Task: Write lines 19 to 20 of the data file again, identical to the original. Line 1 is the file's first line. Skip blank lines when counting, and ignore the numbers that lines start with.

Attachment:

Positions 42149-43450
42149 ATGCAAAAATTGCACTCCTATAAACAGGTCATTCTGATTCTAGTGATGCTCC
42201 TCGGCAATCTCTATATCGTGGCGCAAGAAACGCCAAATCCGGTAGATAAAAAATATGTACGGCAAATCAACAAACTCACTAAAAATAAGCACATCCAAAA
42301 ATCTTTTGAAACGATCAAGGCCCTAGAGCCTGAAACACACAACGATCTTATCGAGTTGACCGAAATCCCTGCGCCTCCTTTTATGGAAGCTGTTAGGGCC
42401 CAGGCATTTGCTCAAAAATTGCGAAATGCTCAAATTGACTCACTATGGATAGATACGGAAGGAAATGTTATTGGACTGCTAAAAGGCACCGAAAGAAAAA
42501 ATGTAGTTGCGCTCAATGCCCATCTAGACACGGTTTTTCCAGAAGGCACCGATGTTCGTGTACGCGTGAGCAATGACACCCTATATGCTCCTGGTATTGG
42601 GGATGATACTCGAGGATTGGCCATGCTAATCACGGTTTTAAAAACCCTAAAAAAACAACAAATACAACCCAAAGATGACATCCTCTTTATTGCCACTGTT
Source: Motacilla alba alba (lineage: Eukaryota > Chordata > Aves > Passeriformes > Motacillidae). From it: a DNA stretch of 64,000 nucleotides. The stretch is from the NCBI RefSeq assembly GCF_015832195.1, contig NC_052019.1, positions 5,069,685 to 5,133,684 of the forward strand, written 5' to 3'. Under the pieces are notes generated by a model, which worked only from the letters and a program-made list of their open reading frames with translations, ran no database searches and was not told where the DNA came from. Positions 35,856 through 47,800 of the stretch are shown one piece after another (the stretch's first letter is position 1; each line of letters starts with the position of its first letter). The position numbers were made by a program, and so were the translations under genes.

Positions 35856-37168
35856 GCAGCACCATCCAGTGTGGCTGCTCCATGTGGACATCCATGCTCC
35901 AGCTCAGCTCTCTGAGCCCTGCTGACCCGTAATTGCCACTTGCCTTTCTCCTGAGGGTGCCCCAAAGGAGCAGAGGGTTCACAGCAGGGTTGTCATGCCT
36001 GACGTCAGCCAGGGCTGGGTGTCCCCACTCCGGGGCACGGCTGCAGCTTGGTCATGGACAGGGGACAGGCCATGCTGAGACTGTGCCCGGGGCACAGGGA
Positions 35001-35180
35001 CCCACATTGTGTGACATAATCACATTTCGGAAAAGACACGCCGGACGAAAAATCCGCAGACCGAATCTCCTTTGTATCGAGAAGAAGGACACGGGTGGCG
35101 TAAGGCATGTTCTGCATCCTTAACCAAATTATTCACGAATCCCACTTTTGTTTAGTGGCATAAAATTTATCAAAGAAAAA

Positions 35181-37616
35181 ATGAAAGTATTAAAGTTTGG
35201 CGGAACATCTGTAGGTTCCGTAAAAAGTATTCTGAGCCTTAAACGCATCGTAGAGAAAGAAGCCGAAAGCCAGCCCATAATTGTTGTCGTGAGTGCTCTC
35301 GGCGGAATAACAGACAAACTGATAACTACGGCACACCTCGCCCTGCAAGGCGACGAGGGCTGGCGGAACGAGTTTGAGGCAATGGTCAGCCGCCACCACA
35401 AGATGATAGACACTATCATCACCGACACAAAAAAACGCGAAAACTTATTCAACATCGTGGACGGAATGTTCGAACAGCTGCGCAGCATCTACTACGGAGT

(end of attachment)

35301 GGCGGAATAACAGACAAACTGATAACTACGGCACACCTCGCCCTGCAAGGCGACGAGGGCTGGCGGAACGAGTTTGAGGCAATGGTCAGCCGCCACCACA
35401 AGATGATAGACACTATCATCACCGACACAAAAAAACGCGAAAACTTATTCAACATCGTGGACGGAATGTTCGAACAGCTGCGCAGCATCTACTACGGAGT